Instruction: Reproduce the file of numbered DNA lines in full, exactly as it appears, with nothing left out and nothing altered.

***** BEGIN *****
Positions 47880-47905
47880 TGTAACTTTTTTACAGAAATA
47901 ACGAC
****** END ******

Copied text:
Positions 47880-47905
47880 TGTAACTTTTTTACAGAAATA
47901 ACGAC